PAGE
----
Barbara Alves, consultant at JLL Foodservice Consulting, considers how we can do more to aid the environment…
The notion of sustainability and how it should permeate the various layers of our complex human life has been around for decades. Latest efforts and increasing urgency to change our behaviours before irreversible damage is done means that the topic of sustainability has become more present and difficult to ignore in our day-to-day lives. The obvious trend in F&B, that has somewhat taken the spotlight in recent years, is the reduction of meat consumption. This is further supported by the explosion in plant-based offers on the majority of restaurant menus; a means to reduce our carbon footprint and improve our health.
According to the Vegan Society, the number of vegans within the UK have increased from 150,000 to 542,000 last year. Mintel’s database suggests that the number of vegan products has nearly doubled between 2013 and 2017. In 2018, there were more vegan products launched in the UK than in any other nation. Even the British public’s favourite chain, Pret a Manger, has bought 94 of Eat’s stores in the UK with the intent of converting many into Veggie Prets, a hugely successful venture.
The above narrative has been used to exhaustion in the last few years, but it fails to account that only 0.82% of the UK’s population are plant-based. That doesn’t mean that demand isn’t growing for these products by those that follow a flexitarian diet, or where they have simply reduced meat consumption. However, nine out of 10 British households regularly buy red meat.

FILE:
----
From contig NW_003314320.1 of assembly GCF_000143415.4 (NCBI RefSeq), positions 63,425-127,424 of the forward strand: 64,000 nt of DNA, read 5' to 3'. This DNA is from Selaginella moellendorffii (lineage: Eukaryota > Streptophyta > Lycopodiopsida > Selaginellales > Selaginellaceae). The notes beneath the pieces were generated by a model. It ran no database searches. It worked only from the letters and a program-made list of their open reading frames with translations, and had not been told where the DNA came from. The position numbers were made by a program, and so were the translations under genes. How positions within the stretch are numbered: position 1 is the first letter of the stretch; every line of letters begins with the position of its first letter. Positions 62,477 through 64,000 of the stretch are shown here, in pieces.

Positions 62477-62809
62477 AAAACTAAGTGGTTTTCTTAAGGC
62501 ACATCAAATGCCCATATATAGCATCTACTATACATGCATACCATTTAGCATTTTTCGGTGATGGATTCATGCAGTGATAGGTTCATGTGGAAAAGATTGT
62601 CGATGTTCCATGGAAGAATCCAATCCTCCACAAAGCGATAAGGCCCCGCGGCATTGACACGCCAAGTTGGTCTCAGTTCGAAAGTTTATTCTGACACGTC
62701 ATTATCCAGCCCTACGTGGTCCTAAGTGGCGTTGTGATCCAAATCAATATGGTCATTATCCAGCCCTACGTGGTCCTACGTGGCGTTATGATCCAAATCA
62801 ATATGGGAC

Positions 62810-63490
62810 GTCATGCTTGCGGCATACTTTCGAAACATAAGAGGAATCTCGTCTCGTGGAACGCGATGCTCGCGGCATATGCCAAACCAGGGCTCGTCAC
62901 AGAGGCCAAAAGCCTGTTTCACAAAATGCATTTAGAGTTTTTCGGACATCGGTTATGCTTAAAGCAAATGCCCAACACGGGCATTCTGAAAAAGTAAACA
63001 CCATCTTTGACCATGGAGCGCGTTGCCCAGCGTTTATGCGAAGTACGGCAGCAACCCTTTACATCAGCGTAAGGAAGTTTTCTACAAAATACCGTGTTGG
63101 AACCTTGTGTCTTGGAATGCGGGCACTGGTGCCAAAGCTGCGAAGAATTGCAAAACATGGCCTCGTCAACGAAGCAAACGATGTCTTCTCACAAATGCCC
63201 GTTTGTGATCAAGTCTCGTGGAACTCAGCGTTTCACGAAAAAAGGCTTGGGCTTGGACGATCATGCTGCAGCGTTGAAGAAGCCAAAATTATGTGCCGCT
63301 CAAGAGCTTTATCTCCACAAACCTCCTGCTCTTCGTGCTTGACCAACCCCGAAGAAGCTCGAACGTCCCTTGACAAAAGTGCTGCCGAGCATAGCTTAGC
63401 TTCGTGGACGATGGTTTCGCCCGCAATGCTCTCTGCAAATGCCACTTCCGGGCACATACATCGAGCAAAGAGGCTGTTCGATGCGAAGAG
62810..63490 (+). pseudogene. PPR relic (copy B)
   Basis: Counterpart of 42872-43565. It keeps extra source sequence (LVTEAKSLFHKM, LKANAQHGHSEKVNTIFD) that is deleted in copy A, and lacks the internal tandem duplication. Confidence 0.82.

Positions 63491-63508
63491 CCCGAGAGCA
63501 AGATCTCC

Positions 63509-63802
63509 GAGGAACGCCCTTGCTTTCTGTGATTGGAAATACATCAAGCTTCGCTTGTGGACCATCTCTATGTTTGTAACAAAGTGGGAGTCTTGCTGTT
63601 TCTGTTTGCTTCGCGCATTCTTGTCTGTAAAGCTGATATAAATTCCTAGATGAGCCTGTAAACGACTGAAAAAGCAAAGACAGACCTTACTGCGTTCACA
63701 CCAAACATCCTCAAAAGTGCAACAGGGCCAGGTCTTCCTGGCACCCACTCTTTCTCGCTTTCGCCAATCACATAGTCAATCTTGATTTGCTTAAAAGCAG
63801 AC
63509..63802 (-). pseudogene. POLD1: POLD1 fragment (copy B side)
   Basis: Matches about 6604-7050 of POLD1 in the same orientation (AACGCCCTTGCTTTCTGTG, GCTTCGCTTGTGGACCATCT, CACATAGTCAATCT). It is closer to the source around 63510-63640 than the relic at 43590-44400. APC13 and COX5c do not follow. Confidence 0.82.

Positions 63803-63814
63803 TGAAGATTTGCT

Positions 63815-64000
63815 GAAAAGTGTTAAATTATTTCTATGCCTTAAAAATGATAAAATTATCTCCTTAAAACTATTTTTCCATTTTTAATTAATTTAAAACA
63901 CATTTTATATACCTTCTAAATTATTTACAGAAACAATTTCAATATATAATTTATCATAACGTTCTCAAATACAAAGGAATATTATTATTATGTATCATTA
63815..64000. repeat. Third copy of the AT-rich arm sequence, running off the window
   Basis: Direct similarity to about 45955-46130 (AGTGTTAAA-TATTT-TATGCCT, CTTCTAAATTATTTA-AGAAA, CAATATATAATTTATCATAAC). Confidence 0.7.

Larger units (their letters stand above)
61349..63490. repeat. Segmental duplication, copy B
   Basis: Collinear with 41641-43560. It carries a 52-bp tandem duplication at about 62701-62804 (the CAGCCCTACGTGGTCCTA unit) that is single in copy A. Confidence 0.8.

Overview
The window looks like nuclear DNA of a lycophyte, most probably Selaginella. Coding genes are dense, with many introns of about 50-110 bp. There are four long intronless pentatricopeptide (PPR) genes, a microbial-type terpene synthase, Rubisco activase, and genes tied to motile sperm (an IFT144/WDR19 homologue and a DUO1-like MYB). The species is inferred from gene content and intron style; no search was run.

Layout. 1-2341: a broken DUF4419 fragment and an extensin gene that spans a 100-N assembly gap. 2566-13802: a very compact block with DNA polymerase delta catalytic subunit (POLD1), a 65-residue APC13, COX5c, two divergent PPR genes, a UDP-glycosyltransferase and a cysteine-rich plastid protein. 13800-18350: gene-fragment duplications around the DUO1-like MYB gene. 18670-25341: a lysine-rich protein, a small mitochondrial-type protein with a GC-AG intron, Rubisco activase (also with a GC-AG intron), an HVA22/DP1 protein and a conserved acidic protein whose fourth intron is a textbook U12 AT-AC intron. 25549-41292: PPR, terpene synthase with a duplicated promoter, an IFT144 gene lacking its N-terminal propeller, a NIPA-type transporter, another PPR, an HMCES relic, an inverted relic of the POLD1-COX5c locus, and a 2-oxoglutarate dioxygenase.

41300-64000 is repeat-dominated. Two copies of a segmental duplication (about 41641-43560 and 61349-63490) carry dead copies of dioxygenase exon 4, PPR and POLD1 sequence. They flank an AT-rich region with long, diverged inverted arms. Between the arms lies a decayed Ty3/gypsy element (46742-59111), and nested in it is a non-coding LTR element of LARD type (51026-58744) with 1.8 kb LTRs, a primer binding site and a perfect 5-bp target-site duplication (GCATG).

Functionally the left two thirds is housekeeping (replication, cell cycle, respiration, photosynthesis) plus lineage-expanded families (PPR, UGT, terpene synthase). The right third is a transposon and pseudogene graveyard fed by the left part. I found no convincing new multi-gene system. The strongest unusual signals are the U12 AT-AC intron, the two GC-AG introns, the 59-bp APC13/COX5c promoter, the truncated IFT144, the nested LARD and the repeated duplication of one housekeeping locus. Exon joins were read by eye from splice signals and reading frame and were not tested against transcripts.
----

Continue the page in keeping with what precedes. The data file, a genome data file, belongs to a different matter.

Given that meat consumption won’t be a thing of the past just yet, maybe we should start looking at correcting our carbon footprint in other ways. Since we need an inordinate amount of land to produce very little meat, perhaps we can start by reducing the amount of food waste we produce (and therefore demand).
According to the United Nations, approximately a third of all food produced is wasted globally. There have been various initiatives around the world where we have seen positive strides being taken:
In the UAE, Dubai’s Ministry of Climate Change and Environment has urged hospitality conglomerates to join the Emirates Food Waste Pledge. The pledge aims to reduce meal waste by 2m this year and 3m in 2020. In order to achieve this, it has partnered with Winnow, a food waste company that uses technology and AI to reduce waste in commercial kitchens.
In South Korea, food waste has decreased by 10% due to a policy being implemented that made individuals have to contribute towards recycling, depending on how much food they throw out. In Denmark, expired food is allowed to be sold as long as it does not pose any health risk to consumers. France became the first country in the world that banned supermarkets from throwing away food that was approaching the best-before date. In Australia, the government supports food rescue organisations financially.
In 2019, the UK government invited firms to apply for its second round of £6m funding. The intention is to improve how charities, and other organisations, handle and distribute surplus food as it aims to be the global leader in the fight against food waste.
Despite various noteworthy initiatives, the question is whether these will be enough given the global dimension of the issue. Do different countries and the private sector collaboratively already hold all the answers to reduce food waste at every stage of the supply chain? Between the use of technology and legislation implementation, we should be seeing significant progress on this front soon enough. If we all do our bit, we should see real impact.
Food for thought, but just enough so as not to have to throw any away…